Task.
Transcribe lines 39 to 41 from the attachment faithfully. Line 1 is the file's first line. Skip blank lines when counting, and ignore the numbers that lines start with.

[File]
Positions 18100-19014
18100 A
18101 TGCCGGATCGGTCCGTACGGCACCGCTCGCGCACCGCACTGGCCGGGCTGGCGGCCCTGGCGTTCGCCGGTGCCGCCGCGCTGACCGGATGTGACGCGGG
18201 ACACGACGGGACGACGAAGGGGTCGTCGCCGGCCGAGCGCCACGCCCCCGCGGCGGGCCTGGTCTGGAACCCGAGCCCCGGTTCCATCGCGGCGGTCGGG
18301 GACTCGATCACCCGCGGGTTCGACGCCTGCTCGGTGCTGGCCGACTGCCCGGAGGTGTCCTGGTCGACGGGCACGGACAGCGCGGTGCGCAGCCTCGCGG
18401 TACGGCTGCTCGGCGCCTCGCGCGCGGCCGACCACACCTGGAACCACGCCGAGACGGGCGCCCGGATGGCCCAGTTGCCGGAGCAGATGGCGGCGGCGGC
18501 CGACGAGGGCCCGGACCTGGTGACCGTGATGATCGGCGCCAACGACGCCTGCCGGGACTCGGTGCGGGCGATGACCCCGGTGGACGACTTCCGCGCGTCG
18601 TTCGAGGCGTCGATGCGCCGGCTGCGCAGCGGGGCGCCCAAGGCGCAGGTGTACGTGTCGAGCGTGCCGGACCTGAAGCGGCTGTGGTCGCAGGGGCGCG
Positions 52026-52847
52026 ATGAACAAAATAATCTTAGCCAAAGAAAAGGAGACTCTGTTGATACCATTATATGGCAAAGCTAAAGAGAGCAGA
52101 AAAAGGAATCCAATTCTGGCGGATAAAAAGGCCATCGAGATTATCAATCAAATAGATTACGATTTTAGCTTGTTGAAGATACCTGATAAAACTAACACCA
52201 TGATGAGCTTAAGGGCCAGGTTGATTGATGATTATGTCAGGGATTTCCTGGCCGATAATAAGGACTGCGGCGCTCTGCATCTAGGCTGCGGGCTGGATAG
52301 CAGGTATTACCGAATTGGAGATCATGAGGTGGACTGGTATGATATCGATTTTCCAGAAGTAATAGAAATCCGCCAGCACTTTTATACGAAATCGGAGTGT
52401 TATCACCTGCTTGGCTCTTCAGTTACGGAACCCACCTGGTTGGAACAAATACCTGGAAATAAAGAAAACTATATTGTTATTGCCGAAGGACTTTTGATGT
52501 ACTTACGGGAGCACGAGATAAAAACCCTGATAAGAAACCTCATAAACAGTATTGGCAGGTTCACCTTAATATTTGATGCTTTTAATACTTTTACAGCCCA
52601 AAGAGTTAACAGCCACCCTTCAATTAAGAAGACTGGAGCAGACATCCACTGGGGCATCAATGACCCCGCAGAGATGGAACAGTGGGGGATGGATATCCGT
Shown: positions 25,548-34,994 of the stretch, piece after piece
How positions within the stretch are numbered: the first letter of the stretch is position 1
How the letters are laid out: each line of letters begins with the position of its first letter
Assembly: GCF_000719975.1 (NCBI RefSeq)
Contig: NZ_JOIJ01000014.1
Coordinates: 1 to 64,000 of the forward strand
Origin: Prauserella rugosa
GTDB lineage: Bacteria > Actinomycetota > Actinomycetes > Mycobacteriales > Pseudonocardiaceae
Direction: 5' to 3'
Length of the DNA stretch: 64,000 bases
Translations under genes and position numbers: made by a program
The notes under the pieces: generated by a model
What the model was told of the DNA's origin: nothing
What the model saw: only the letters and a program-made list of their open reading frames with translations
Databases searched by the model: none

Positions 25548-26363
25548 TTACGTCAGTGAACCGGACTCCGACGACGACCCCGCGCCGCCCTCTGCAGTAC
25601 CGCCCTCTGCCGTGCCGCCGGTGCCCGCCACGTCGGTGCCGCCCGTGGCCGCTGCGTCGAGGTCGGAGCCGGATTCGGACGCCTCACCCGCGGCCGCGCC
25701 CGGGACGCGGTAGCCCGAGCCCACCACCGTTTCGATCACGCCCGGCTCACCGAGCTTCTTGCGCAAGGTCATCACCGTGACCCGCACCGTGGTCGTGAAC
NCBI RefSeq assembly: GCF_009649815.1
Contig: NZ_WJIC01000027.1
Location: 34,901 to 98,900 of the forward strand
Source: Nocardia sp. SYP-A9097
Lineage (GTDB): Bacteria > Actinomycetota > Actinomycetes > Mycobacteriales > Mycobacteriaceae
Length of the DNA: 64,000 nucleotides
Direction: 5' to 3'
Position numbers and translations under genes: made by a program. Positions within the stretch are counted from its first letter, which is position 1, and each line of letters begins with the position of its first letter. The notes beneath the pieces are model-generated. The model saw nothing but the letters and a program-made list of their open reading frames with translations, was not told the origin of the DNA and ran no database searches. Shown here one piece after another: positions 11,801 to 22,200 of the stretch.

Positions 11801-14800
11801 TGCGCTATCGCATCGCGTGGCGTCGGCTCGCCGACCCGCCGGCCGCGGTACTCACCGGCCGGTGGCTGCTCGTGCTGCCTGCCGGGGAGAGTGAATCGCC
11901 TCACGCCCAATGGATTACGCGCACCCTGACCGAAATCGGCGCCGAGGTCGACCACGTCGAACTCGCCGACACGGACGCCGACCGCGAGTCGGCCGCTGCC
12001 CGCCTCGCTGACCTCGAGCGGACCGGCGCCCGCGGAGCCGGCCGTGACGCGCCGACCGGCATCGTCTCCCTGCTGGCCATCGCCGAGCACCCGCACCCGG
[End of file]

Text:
Source: Nocardia sp. SYP-A9097
Lineage (GTDB): Bacteria > Actinomycetota > Actinomycetes > Mycobacteriales > Mycobacteriaceae
Length of the DNA: 64,000 nucleotides